So how do stock markets typically fare in recessions? They tend to peak in advance of recessions and trough before the economic recovery begins.
While full market recoveries tend to happen before the official end of recessions, there are examples where stocks remained depressed for extended periods – most notably, the 2008 Financial Crisis and the Great Depression. On average, stocks tend to decline by about -29% in recessions. So far this year, the S&P 500 has been down by as much as -25%.
We’ve covered employment many times within these publications, but it bears repeating – every time we’ve had a recession in the USA, unemployment has risen. We got another strong reading today (7/8/22) on the US job market, and no signs of recession were present.
A discussion of the exceptionally healthy labor market would be incomplete without covering central banks. We’ll skip the inflation charts to keep from taking up your entire day – everybody knows it’s high. The primary consideration is that if inflation remains high, central banks will be pressured to raise interest rates further. All else being equal, higher interest rates slow economic growth.
Let’s have a look at the historic path of rate hiking cycles.
The white line represents the Federal Reserve policy rate, effectively the interest rate for overnight money/cash. Each line represents a period in which the Fed raised interest rates, typically a policy response to a period of rapid economic growth.
Two things to note: The path of future interest rates (white circles) indicates an expected policy rate of 3.5% by year-end 2022. If achieved, that would result in the fastest first year of a tightening cycle. Also, projections for 2023 and 2024 remain well below that of other periods in recent memory. If you look closely, slight rate cuts are penciled into the 2023 and 2024 projections. All projections are either derived from market-based measures or pulled directly from Federal Reserve publications.
An official indication of second-quarter GDP is due on July 28th, but economists far and wide have been assembling their estimates for months. After all, the government’s data for compiling official figures are readily available. One of the more reputable and consistent estimators of quarterly GDP is the Federal Reserve Bank of Atlanta. They provide the expected rate of expansion/contraction for each component of GDP. The mix can be messy, but it’s important to draw distinctions between what’s growing and what’s slowing.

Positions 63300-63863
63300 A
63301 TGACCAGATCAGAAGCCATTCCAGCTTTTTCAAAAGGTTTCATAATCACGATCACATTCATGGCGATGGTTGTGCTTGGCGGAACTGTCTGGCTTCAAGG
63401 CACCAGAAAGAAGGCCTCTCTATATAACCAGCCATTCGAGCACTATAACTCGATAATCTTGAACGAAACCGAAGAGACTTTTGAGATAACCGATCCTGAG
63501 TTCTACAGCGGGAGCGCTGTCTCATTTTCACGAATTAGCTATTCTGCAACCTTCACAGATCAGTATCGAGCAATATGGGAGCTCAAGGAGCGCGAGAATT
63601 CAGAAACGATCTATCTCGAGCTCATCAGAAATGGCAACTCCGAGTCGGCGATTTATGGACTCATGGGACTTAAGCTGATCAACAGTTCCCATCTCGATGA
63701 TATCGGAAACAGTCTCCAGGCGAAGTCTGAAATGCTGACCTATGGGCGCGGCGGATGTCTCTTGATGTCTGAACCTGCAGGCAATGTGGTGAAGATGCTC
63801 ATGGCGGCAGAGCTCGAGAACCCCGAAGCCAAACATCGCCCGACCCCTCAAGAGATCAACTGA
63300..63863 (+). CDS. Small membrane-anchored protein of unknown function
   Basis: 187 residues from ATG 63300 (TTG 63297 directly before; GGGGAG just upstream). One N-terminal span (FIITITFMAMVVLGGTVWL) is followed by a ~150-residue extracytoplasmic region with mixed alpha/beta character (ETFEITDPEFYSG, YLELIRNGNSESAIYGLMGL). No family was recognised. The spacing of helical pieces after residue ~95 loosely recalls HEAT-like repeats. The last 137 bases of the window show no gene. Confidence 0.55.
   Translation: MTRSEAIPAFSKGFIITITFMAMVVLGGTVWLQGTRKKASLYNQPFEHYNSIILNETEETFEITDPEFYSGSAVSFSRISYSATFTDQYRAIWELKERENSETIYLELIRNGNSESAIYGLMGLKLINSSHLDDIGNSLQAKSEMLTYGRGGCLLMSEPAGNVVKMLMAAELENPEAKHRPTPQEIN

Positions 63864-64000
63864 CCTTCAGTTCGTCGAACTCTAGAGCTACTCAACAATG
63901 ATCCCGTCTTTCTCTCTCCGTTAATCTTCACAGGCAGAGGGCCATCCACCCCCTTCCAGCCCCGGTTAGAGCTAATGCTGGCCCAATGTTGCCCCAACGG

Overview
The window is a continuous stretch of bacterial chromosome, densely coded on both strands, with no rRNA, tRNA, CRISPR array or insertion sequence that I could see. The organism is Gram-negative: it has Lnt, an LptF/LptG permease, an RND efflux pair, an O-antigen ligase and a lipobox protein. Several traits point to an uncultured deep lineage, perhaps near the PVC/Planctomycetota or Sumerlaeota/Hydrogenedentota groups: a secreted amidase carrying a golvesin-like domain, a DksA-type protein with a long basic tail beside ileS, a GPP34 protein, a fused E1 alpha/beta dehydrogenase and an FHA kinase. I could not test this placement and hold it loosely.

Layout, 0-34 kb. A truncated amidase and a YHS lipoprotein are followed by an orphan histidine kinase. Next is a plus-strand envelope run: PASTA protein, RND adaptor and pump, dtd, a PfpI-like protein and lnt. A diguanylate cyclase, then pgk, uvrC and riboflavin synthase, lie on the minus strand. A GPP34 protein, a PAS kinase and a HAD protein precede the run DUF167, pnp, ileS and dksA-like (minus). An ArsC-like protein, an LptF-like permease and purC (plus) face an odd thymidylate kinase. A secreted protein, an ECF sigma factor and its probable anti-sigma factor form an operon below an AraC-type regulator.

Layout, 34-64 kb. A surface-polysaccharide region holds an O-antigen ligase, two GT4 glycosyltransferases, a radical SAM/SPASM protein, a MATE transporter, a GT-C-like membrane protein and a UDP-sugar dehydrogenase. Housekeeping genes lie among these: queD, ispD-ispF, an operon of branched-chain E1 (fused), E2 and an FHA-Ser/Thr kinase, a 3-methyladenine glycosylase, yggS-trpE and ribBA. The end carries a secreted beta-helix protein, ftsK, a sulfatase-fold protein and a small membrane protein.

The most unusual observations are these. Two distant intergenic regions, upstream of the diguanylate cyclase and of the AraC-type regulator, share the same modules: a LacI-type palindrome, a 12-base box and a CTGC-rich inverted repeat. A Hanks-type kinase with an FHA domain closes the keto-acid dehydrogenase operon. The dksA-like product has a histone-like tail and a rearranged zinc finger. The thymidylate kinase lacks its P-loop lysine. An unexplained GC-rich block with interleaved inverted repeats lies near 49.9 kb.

The white line represents 2nd quarter GDP (at an annual rate), as seen by the Atlanta Fed. Their expectations have dropped throughout the quarter to -1.2%. You probably realize that if they’re right, it will mark the second quarter in a row of negative GDP growth. A recession!
But spend some time looking at the colored bars. Bars above the 0 line are positive contributors: consumer spending on services, non-residential investment, and net exports. The detractors are spending on goods, residential investment, and inventories.
First-quarter GDP was a similarly mixed picture – personal consumption and business investment were both positive, while inventories and net exports were significant drags.
So, two consecutive negative quarters of GDP might soon be in the books. Each report is uncharacteristically replete with potential explanations as to why maybe they weren’t so bad.
So then, do exceptions matter? Is a recession by any other name still a contraction in economic growth? Well, yes, it is.
But unlike the lovers in Shakespeare’s tragedy, nuance doesn’t have to be dead.
Some Noteworthy Developments
We live in extreme times. To be fair, it always feels extreme, and the word ‘unprecedented’ is an overused one. It’s common to tell ourselves the problems we face are more significant than those faced in times past, but few things are ever actually new. In many regards, though, this time really is different.
For one, US bonds are off to their worst start in at least 100 years. Ten-year Treasury yields rose from 1.5% in December to 3% at the end of June. The interest rate increase on corporate bonds has been even more extreme, as high yield credit spreads (the additional interest required by investors to offset the risk of default) have jumped more than 300 basis points in 2022. In summary, the place investors have historically gone for safety has provided nothing of the kind, with the Aggregate Bond Index down more than 10% in the first half.